Republican Senator Tim Scott is having a difficult time explaining why his fellow Republicans are refusing to sign an anti-lynching bill that was recently put forth.
Appearing on CBS’s “Face The Nation,” on Sunday morning, Scott spoke about the bill, which was introduced in late June by three African-American Senators with a bipartisan effort. The bill would make lynching a federal crime.
In order to pass, the bill requires signatures from 60 senators. So far, only Scott has signed on from the Republican party.
Scott is no stranger to taking on his own administration, recently making harsh comments about President Donald Trump based on the President’s views on race.
Here’s the conversation that occurred this morning:
MARGARET BRENNAN: I know that you recently signed onto a bill to make lynching a federal hate crime. It’s something Congress has tried to do over the past hundred years 200 times and failed. Why are you the only Republican signing on to this?
SENATOR SCOTT: Well I think I’m the first Republican. By the time we get this out of the Senate, there will be several Republicans and there are- are some Democrats as well. The bill for us is–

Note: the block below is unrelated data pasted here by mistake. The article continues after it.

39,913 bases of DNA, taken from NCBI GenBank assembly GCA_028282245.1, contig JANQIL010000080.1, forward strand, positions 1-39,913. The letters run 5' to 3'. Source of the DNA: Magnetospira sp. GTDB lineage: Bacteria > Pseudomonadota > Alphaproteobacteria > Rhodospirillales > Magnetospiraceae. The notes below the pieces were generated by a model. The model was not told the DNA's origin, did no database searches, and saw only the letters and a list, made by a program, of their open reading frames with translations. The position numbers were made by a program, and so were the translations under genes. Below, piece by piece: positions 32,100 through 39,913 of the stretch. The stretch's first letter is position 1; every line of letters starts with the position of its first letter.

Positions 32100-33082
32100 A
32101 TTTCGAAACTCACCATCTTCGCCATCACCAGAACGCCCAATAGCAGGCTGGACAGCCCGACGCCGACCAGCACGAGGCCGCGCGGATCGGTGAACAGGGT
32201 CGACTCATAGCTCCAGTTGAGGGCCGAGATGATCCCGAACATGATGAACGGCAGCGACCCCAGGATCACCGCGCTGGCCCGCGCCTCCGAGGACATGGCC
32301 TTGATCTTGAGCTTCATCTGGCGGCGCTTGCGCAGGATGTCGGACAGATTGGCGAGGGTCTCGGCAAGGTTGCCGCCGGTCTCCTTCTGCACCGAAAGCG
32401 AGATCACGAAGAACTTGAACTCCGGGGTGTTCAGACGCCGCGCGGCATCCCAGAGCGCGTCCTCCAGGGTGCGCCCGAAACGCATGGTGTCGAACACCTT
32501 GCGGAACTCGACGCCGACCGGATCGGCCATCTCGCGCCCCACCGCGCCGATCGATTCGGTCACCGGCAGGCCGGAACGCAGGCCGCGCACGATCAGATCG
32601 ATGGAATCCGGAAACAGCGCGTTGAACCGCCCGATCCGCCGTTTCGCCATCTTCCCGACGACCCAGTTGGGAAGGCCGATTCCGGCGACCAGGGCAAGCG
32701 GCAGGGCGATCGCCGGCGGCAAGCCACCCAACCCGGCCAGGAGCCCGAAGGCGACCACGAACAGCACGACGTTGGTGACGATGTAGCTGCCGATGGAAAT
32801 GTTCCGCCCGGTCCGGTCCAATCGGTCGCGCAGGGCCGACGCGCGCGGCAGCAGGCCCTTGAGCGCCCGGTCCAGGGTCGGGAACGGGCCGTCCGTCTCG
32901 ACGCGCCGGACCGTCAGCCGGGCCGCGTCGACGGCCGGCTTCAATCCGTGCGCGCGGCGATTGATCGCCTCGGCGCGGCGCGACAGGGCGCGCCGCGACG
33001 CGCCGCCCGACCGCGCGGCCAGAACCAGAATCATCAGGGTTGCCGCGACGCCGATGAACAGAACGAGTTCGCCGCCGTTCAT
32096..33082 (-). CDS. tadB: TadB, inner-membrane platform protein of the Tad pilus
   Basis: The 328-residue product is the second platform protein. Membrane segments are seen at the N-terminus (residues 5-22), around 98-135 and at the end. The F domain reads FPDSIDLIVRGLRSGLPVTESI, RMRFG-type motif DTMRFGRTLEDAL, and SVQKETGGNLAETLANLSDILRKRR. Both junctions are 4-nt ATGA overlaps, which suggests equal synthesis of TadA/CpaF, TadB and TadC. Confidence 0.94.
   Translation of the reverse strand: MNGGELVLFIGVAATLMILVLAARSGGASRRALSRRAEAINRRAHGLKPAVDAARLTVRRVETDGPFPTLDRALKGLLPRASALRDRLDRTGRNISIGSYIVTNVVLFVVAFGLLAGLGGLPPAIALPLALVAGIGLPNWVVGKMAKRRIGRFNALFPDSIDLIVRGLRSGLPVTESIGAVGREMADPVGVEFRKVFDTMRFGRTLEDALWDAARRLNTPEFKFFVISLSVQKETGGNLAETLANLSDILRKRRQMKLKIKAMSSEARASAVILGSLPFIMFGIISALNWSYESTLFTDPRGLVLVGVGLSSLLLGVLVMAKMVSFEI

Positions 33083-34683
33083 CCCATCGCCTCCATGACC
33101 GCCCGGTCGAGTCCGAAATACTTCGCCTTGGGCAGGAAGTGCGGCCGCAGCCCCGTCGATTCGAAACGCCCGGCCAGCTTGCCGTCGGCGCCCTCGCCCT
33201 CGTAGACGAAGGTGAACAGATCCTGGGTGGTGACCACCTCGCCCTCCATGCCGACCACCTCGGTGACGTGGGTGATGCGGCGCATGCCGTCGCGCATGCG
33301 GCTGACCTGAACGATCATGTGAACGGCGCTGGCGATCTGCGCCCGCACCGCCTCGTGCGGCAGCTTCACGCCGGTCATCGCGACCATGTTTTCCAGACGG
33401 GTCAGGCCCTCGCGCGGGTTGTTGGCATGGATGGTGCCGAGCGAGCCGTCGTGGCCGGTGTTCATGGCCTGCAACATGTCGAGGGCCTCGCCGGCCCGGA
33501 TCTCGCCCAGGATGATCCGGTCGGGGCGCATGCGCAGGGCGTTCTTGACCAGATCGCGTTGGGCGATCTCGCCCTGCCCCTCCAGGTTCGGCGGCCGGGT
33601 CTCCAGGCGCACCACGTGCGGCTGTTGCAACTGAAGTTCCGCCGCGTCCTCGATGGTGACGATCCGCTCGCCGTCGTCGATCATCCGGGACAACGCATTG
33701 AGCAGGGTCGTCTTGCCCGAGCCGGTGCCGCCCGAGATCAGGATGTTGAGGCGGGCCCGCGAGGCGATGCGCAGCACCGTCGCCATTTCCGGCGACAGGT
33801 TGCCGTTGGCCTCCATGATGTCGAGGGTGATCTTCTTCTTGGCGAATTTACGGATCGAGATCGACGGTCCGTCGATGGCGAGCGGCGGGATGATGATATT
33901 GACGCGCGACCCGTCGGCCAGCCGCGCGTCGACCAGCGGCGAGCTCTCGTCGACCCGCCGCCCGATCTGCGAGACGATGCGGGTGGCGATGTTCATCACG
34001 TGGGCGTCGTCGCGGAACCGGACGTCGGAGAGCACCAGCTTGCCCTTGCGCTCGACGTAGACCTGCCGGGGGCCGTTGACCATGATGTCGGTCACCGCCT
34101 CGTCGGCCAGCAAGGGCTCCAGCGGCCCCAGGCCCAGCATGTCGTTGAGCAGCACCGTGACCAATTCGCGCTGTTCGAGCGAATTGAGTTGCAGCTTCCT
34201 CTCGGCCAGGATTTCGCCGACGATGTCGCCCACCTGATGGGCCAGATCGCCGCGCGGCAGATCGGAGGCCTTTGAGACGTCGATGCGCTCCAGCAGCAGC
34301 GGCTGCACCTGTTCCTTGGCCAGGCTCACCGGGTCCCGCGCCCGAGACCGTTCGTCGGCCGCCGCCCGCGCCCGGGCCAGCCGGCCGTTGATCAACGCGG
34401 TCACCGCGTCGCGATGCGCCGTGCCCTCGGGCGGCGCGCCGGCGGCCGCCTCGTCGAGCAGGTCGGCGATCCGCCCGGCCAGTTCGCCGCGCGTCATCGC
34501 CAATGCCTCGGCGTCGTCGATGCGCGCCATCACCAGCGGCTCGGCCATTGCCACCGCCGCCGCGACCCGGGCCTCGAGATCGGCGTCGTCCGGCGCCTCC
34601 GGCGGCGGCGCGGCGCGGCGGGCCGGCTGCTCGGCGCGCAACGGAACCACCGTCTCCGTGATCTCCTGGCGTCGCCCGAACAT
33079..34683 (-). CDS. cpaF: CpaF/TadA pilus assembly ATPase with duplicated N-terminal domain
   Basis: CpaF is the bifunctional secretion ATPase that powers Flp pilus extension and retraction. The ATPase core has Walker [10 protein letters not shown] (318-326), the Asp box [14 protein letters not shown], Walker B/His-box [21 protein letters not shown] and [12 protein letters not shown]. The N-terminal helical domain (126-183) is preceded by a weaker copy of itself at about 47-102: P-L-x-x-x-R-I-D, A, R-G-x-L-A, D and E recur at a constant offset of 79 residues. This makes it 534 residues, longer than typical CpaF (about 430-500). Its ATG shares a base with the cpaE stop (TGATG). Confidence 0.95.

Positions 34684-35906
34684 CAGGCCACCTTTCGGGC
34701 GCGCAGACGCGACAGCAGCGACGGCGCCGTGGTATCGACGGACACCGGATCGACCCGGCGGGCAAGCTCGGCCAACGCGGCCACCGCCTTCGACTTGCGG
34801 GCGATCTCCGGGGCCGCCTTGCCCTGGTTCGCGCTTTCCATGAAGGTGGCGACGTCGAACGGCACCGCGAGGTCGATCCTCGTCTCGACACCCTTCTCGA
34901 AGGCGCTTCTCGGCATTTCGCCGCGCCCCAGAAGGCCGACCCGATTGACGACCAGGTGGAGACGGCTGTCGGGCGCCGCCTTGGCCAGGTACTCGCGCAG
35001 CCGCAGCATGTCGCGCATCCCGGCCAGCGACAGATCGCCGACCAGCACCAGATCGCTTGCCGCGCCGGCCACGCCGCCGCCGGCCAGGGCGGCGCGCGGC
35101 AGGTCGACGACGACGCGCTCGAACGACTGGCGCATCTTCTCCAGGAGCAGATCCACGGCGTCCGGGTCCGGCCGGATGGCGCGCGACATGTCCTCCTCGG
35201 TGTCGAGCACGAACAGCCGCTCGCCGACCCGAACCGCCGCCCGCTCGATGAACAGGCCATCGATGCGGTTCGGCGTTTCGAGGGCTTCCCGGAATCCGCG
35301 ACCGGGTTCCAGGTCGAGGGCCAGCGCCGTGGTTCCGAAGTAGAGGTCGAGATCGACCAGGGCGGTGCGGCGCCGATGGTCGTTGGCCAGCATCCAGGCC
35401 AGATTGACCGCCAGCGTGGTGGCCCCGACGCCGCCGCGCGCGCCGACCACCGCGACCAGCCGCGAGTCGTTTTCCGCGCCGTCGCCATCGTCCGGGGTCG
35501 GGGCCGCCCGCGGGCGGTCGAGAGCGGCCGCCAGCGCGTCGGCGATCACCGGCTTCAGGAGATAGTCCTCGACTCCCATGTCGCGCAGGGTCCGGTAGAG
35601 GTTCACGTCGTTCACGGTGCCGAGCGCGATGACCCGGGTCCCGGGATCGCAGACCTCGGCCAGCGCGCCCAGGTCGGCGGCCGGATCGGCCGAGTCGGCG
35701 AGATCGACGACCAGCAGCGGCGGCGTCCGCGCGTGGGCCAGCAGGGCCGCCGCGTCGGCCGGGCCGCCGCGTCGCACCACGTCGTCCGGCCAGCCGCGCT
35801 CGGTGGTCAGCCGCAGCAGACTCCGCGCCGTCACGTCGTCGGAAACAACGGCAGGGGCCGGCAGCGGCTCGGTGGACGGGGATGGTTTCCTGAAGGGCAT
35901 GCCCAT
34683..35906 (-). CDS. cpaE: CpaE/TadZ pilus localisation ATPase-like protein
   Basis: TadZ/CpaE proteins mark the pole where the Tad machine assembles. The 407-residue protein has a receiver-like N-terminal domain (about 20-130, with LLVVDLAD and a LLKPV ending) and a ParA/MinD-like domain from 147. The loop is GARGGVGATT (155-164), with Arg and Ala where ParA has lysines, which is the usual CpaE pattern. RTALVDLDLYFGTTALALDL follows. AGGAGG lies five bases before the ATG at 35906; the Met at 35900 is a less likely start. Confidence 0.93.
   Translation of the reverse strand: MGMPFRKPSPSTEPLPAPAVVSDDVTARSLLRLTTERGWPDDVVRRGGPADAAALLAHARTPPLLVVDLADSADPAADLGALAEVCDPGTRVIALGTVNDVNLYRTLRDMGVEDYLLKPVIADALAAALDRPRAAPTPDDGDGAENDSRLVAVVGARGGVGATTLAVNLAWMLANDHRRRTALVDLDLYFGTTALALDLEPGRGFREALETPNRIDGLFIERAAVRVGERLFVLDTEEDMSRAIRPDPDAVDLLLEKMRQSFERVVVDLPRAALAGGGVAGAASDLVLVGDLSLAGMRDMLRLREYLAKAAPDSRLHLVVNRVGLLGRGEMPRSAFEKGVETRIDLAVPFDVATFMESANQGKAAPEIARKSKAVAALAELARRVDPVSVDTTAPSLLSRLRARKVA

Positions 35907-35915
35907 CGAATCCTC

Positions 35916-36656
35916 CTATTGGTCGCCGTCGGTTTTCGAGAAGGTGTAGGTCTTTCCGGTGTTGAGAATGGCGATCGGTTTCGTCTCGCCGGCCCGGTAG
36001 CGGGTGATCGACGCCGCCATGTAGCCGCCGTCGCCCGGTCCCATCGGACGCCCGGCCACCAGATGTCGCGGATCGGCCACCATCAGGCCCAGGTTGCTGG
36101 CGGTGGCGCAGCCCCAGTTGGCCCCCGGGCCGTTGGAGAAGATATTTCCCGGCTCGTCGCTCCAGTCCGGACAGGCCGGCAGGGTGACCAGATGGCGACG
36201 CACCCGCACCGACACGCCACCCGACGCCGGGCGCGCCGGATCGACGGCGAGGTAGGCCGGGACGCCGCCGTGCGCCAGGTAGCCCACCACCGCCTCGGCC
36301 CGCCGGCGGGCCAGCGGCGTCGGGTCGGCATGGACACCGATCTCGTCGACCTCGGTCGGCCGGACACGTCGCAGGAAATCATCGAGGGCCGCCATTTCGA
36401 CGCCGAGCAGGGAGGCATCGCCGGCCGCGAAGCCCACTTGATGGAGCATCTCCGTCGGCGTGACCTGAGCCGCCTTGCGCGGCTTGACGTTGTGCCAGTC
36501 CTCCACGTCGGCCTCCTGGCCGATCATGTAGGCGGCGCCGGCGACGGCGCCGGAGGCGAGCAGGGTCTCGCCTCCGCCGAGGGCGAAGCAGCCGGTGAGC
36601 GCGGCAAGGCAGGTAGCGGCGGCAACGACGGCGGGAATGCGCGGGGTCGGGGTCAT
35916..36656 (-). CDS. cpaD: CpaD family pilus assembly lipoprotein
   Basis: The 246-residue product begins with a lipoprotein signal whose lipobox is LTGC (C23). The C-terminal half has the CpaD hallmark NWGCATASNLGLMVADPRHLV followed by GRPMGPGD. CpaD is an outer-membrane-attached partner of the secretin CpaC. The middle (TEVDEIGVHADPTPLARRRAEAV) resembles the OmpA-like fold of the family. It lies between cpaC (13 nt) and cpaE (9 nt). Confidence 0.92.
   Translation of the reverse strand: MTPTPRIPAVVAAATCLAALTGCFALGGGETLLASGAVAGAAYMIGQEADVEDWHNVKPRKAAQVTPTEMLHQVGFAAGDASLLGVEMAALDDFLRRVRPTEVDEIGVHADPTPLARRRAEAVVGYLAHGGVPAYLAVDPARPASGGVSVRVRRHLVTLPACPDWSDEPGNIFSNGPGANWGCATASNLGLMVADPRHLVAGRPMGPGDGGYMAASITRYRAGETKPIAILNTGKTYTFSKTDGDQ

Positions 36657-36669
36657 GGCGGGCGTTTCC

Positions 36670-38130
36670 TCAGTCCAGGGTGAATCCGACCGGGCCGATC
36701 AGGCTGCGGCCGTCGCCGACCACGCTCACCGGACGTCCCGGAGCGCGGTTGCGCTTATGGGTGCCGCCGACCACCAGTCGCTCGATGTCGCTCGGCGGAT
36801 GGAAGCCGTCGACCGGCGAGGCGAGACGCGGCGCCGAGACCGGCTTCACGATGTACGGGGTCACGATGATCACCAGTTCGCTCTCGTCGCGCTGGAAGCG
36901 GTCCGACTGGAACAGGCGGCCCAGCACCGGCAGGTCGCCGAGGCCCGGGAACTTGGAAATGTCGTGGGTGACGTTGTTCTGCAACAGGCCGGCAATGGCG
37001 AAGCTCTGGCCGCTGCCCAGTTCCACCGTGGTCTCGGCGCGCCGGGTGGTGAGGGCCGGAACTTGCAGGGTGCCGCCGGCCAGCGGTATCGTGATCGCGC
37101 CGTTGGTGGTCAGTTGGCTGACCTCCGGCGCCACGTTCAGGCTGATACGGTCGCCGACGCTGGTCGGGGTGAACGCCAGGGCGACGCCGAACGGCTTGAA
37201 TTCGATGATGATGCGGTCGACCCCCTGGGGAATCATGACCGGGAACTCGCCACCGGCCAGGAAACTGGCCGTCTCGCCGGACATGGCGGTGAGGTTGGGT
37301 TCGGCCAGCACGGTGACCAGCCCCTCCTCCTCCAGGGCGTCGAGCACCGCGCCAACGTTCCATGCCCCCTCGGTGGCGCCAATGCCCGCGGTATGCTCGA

MARGARET BRENNAN: There are 26 co-sponsors, including yourself. They’re all Democrats.
SENATOR SCOTT: Yes ma’am.
MARGARET BRENNAN: You’re the only Republican.
SENANTOR SCOTT: Well sometimes it’s good to be first.”
The interview arrived just after a poll from CBS News / YouGove finds that 61 percent of Americans believe racial tensions have increased since the deadly protest in Charlottesville just 12 months ago.
As the interview progresses, Scott seems hopeful that more of his fellow Republicans will follow in his footsteps and realize lynching a human being deserves to be a federal crime.
“So I look forward to looking for ways to bring more folks on board. I think we will. The fact of the matter is that the lynching issue is an issue that we should have dealt with many years ago. It is still an issue that raises fear and trepidation in communities of color and frankly, in any community in this nation we should all stand together and say that lynching is a hate crime. Be done with it and move on. I think we’ll see a bipartisan coalition coming together on that — on that bill,” Scott says.
Racial tensions have grown even tenser this weekend as the Unite The Right rally is being held in Washington, D.C. on the one year anniversary of the violent and deadly white supremacist protest that tore apart Charlottesville, Virginia.
Here’s Scott’s comments during the interview courtesy of Crooks and Liars: